“Hate may be too strong a word,” Shaeine said evenly. “It must be said that he has a very legitimate grievance against my people. However, he has also expressed willingness to work with Toby, and the reality is that he was, according to the best information we have, not directly responsible for any of the attacks on Lor’naris, and values law and order above his own prejudices. I am deeply regretful that I failed to open a dialogue with him in the first place; I feel it might have averted a great deal of misfortune. Even so, he appears to be precisely the sort of person who can best keep things as civil as possible. In addition, he is known and trusted by the soldiers in Barracks Four; keeping him there will give them a sense of continuity that will be helpful in assuaging their own fears.”
“Okay,” Trissiny said slowly, “I see your point. I’ll pass that along to General Panissar. I doubt he’ll have time to see me or anything, but I can at least get him a message fairly quickly.”
“I was thinking more of a letter of endorsement, signed by you, myself and Toby,” said Shaeine. “We each have credibility and relevance to the situation; we have been in apparent opposition to Captain Ravoud, so our endorsement of him will have extra weight. I can compose it in minutes and submit it for your approval.”
“I think that’s a fine idea,” Toby said, nodding.
“Wanna hear some more good news?”
They all turned to stare at the staircase, at the head of which now stood a familiar pair of elves, grinning.
“Hello, Fauna, Flora,” Trissiny said wearily. “Is this good news in a sarcastic sense?”
“Not at all,” said Fauna. “This is the real deal.”
“We probably shouldn’t be telling you, but hell, we’re not officially Guild members yet, and it seems like more communication, not less, is best right now.”
“The short version is the Guild isn’t going to lean on Barracks Four much longer.”
“Darling got my message?” Trissiny perked up visibly.
The elves exchanged a glance.
“Dunno about that,” said Flora. “It’s the policy, though. As hard as they’re pushing those soldiers, the point isn’t to make them break. It’s to make it seem like it is.”
“What?!” Gabriel exclaimed.
“It’s a threat,” said Teal quietly. “People don’t often appreciate this, but threats are, themselves, acts of violence.”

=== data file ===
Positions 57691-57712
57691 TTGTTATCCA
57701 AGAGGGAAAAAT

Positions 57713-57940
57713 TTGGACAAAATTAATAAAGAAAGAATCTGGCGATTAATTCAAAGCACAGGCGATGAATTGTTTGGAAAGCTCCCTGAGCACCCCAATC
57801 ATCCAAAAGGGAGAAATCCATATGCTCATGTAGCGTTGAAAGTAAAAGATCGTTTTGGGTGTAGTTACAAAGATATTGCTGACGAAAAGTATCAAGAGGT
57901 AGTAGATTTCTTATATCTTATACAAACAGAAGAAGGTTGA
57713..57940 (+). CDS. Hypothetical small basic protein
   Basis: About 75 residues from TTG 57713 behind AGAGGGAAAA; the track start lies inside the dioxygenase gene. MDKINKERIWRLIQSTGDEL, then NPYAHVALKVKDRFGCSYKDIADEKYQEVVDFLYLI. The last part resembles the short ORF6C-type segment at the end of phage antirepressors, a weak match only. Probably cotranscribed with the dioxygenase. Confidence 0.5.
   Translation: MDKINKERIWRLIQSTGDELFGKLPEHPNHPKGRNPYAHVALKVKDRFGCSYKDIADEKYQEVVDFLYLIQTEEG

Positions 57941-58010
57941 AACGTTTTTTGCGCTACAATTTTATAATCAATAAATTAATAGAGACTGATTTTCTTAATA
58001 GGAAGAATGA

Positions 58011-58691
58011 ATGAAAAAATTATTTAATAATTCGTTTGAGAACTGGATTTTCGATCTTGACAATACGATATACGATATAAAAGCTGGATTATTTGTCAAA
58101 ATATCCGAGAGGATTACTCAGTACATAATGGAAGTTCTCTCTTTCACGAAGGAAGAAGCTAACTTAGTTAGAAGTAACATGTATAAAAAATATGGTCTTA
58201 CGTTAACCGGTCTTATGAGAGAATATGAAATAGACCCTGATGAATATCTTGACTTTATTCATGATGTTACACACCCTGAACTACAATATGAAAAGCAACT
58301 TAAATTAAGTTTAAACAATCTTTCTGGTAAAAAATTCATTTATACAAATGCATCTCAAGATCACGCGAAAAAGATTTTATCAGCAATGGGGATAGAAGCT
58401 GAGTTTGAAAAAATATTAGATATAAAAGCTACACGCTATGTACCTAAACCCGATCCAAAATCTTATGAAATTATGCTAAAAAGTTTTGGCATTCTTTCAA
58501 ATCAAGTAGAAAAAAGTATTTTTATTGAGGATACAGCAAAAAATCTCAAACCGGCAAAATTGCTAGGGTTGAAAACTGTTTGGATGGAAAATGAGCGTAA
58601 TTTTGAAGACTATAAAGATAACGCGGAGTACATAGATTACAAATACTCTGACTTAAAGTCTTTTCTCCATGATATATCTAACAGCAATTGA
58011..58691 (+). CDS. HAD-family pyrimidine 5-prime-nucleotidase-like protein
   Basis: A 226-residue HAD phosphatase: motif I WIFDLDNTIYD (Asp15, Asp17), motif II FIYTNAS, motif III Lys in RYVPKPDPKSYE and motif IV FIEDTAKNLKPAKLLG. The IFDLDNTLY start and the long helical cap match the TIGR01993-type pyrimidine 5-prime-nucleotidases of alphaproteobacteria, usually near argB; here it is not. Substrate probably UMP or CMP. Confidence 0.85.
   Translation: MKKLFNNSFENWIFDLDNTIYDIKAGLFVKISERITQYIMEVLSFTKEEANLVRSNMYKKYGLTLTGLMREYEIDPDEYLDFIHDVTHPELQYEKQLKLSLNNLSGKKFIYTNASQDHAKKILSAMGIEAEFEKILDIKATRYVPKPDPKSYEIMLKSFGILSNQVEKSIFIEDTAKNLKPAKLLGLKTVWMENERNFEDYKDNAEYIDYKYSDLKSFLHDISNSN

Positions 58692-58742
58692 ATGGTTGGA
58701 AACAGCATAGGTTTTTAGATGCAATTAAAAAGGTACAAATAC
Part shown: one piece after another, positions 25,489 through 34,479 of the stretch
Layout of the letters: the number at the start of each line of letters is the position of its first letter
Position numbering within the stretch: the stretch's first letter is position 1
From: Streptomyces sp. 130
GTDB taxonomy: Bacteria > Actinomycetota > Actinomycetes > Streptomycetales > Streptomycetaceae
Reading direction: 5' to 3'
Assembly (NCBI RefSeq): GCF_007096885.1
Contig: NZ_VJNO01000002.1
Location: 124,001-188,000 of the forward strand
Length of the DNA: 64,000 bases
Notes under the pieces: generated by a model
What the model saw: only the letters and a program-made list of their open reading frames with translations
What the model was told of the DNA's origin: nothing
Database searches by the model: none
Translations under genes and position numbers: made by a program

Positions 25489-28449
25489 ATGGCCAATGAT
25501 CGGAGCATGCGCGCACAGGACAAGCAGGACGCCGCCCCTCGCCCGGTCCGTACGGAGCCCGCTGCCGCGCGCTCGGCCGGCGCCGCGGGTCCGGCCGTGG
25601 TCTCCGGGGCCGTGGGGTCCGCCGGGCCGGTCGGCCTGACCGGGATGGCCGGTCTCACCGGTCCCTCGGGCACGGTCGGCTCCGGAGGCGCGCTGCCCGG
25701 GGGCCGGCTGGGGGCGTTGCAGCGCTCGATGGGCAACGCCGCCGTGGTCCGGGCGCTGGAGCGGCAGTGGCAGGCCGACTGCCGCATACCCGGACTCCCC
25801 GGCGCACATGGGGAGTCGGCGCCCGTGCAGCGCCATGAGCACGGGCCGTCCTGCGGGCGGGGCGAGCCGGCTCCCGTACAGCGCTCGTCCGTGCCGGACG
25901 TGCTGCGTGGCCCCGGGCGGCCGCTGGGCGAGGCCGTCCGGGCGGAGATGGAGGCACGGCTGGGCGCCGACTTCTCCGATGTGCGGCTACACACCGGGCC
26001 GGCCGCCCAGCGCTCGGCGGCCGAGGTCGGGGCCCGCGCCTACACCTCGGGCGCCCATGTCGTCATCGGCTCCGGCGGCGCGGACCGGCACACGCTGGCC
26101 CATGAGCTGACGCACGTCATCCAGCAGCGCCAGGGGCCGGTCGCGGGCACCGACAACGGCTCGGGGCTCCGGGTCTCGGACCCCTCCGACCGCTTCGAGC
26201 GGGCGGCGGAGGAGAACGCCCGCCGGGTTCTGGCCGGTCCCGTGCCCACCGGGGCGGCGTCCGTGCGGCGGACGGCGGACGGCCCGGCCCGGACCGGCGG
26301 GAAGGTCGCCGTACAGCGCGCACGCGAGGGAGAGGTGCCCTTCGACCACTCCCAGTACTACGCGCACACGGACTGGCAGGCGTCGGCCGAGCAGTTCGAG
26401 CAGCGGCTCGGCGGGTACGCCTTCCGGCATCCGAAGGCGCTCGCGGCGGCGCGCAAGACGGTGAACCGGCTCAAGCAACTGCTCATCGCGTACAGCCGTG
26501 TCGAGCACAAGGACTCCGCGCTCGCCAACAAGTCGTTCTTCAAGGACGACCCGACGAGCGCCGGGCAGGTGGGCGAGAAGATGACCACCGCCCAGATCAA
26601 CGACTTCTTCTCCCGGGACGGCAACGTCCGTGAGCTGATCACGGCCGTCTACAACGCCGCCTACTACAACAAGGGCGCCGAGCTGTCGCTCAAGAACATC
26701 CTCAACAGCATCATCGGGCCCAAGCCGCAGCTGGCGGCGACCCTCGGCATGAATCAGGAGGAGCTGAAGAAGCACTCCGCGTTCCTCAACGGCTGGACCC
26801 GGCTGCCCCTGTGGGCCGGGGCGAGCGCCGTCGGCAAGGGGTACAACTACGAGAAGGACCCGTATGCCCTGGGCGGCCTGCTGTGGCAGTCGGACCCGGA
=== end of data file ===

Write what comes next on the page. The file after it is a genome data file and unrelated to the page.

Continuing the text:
“Exactly,” said Fauna, nodding approvingly. “Most of those soldiers didn’t do anything to us. They’re getting a one-day reminder of why they’d damn well better not, and then poof. Back to the shadows with us.”
“Even if one of them breaks and takes a shot, the Guild members shadowing them aren’t gonna engage,” Flora added.
“Those two who actually attacked Peepers, though…”
“Yeah, their asses are ours.”
“They’re in Imperial custody,” Toby pointed out firmly.
“Yeah?” Fauna grinned at him. “And it’s probably gonna snow tonight. That has what to do with anything?”
“It’s good news, indeed,” said Trissiny. “It makes our position a little easier.”
“Well, no,” said Flora with a wince. “That’s the other thing we came to tell you.”
“Great,” Trissiny sighed. “What now?”
“The thing you were initially worried about looks likely to happen,” said Fauna.
“Somebody’s agitating the Lorisians,” Flora said grimly. “And those of Barracks Four who aren’t on duty. At each other, specifically.”
“What do you mean, agitating?” Teal demanded.
“It’s hard to say.” Fauna shook her head. “Some of it has to be due to the escalating tension, but… It’s too much, too fast. The Guild’s been watching both the district and that regiment closely, which is the only reason we happen to know…”
“And the only reason we happen to know is we’re very good at overhearing stuff apprentices aren’t supposed to be privy to,” Flora added.
“But there have been meetings.”
“There may or may not be some kind of riot brewing…”
“…but it looks a lot like someone’s trying to arrange one.”
A heavy silence fell over the lounge, the students all staring at the two thieves.
“Who?” Toby asked at last.
Flora shrugged. “If we knew that, someone would be putting a stop to it. Maybe someone does, and is.”
“That’s quite possibly where Darling’s been all day. We haven’t seen hide nor hair of him either.”
“Well…it’s okay, right?” Gabriel said. “I mean, we’ve got the Legionnaires in the district.”
“Gabriel,” Trissiny said wearily, “the Legionnaires are warriors. We don’t train to suppress civil insurrections; the only way we train to fight is against enemies. With swords.”
“I think maybe we’d better call in the Army,” said Toby.
“You do that,” said Flora, “and not only is Barracks Four good and fucked, so is Lor’naris.”
“A district full of drow that’s clean, productive and safe is one thing,” added Fauna.
“A district full of drow that’s involved in an armed insurrection… Well, that’s about nineteen different kinds of uglier. What do you think the Empire will do about that?”
“So…” Gabe looked around helplessly at the others. “What do we do?”
The silence stretched out.